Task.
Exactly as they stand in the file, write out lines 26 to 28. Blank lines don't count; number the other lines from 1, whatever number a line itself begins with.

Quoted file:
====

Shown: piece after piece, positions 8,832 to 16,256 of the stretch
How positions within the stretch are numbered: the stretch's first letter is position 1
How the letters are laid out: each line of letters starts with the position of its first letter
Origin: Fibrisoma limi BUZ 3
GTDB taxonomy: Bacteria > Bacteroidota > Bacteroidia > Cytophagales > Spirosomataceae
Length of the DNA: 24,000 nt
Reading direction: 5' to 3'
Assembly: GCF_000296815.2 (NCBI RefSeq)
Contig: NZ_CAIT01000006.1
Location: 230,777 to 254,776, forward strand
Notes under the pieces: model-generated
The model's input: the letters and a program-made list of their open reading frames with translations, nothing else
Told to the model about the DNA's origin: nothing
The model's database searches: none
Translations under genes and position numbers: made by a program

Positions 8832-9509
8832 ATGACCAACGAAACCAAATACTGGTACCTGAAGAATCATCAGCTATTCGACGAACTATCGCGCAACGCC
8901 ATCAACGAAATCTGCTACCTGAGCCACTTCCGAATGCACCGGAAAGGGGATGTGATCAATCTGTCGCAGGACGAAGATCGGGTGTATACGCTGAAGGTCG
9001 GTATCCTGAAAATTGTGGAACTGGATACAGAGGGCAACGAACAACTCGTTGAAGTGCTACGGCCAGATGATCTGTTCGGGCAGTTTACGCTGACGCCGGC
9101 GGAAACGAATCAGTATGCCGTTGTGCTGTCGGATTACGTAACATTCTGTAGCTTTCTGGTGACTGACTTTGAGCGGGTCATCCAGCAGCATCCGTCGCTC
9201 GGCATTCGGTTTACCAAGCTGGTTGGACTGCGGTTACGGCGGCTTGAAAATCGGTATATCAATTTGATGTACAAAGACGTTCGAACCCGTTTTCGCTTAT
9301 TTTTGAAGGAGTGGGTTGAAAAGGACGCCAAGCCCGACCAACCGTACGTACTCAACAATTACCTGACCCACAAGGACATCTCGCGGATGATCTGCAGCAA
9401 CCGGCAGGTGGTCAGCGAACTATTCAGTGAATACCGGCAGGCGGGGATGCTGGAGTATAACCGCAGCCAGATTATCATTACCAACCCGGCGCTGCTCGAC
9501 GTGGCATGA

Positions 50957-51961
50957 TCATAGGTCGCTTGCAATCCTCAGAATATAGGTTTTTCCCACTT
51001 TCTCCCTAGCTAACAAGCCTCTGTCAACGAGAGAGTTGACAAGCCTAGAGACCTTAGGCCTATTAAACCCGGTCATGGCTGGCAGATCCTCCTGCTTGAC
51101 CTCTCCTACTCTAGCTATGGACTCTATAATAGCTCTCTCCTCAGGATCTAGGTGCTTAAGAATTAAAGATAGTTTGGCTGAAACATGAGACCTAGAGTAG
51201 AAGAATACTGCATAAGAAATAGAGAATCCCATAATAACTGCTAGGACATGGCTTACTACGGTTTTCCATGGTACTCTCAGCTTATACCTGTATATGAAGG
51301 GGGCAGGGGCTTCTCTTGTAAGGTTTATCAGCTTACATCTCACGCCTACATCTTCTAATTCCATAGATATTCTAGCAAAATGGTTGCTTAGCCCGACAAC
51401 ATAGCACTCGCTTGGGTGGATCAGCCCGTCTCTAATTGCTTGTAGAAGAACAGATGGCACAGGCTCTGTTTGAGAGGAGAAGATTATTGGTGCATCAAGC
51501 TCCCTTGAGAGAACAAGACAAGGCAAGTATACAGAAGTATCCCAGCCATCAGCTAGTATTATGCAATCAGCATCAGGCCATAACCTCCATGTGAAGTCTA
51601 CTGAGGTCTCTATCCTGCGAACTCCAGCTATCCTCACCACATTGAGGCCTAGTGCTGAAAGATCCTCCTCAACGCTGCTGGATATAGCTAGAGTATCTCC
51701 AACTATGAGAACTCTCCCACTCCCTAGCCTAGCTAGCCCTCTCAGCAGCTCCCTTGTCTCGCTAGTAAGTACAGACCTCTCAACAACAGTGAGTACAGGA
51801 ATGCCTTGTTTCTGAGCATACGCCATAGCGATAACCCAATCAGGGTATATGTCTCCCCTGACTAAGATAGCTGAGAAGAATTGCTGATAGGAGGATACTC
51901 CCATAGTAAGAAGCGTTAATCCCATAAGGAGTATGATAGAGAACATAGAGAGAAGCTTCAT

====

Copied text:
50957 TCATAGGTCGCTTGCAATCCTCAGAATATAGGTTTTTCCCACTT
51001 TCTCCCTAGCTAACAAGCCTCTGTCAACGAGAGAGTTGACAAGCCTAGAGACCTTAGGCCTATTAAACCCGGTCATGGCTGGCAGATCCTCCTGCTTGAC
51101 CTCTCCTACTCTAGCTATGGACTCTATAATAGCTCTCTCCTCAGGATCTAGGTGCTTAAGAATTAAAGATAGTTTGGCTGAAACATGAGACCTAGAGTAG